VATICAN CITY — On my way to the Vatican press hall this morning, waiting for the crosswalk light to turn green, I was kind of shocked to see a large convoy of black vehicles with U.S. plates and insignia speed by.
Big burly men with flak jackets leaned out of SUVs and scoped pedestrians — I suddenly realized it probably wouldn’t be a very good idea to stick my hand in my bag just then to pull out my sunglasses. So I just squinted in the glare trying to catch a glimpse of who the visiting dignitary might be.
Turns out Lynne Cheney, wife of U.S. Vice President Dick Cheney, was being escorted away from the Vatican after an unofficial visit to the tomb of St. Peter. The event was planned at the last minute, according to an official at the Fabbrica di San Pietro, the office responsible for the upkeep of St. Peter’s Basilica and the vast necropolis below.
The vice president, who has been meeting with Italian officials this week to discuss U.S. concerns over Russia’s actions against Georgia, did not take part in the private tour of the Vatican necropolis.
The second-century subterranean burial ground includes the spot where St. Peter’s tomb has been venerated since early Christian times. For the past decade, the Vatican has been using state-of-the-art techniques to repair, restore and conserve the tombs and funerary artwork.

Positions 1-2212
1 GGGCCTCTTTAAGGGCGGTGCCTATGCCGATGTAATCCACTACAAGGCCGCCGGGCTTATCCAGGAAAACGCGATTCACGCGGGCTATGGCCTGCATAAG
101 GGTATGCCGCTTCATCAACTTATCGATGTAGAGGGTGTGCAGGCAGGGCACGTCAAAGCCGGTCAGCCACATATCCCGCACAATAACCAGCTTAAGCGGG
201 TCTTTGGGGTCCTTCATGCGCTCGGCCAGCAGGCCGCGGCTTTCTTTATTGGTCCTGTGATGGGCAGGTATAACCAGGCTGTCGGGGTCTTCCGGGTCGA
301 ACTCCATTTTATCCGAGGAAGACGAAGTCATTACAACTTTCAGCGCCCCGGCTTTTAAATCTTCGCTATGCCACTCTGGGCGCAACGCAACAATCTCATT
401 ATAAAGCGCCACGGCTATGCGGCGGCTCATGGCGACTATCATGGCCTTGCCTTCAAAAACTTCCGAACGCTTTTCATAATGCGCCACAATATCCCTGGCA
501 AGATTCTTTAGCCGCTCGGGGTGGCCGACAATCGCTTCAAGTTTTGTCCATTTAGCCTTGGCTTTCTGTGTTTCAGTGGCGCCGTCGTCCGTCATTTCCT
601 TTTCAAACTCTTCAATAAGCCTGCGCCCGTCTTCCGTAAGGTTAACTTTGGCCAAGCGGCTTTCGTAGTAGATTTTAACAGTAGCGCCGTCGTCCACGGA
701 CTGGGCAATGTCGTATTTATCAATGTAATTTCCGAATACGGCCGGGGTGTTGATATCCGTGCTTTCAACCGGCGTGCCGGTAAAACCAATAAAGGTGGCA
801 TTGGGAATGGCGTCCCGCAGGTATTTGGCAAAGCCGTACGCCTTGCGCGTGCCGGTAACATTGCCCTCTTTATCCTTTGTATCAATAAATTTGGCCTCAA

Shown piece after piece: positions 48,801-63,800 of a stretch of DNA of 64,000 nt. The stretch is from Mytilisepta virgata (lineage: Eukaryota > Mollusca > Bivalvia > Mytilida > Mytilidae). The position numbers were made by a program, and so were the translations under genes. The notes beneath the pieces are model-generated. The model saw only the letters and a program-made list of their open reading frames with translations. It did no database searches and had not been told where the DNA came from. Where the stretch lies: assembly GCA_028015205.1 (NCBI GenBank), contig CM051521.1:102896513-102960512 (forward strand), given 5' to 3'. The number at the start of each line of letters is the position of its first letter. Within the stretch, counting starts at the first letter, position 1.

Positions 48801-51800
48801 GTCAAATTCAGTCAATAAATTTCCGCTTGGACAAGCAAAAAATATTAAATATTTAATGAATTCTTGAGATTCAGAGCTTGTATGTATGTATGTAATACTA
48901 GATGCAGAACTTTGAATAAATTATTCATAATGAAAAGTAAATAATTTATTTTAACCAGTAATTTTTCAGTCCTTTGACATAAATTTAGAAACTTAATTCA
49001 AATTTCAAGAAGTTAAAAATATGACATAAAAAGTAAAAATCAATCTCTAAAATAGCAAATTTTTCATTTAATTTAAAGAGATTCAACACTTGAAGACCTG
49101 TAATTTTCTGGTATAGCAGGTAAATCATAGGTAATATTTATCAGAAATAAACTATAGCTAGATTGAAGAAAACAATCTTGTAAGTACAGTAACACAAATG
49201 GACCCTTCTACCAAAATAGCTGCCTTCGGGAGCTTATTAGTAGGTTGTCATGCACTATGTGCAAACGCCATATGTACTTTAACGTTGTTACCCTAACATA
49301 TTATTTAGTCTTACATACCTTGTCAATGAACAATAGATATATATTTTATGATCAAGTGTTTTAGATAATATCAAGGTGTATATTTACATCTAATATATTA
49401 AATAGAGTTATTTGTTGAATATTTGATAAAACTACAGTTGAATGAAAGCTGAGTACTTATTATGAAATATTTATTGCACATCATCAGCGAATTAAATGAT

After making obligatory reservations in writing in advance, most visitors interested in seeing the necropolis have a long wait to get in on a tour. However, exceptions are obviously made for visiting VIPs.
One official at the Fabbrica told me they were quite proud so many high-level government officials and their family members from around the world have come to visit the underground mausoleums and the tomb of St. Peter, adding it was hoped these government leaders “get inspired” by the life and example of the martyr buried there.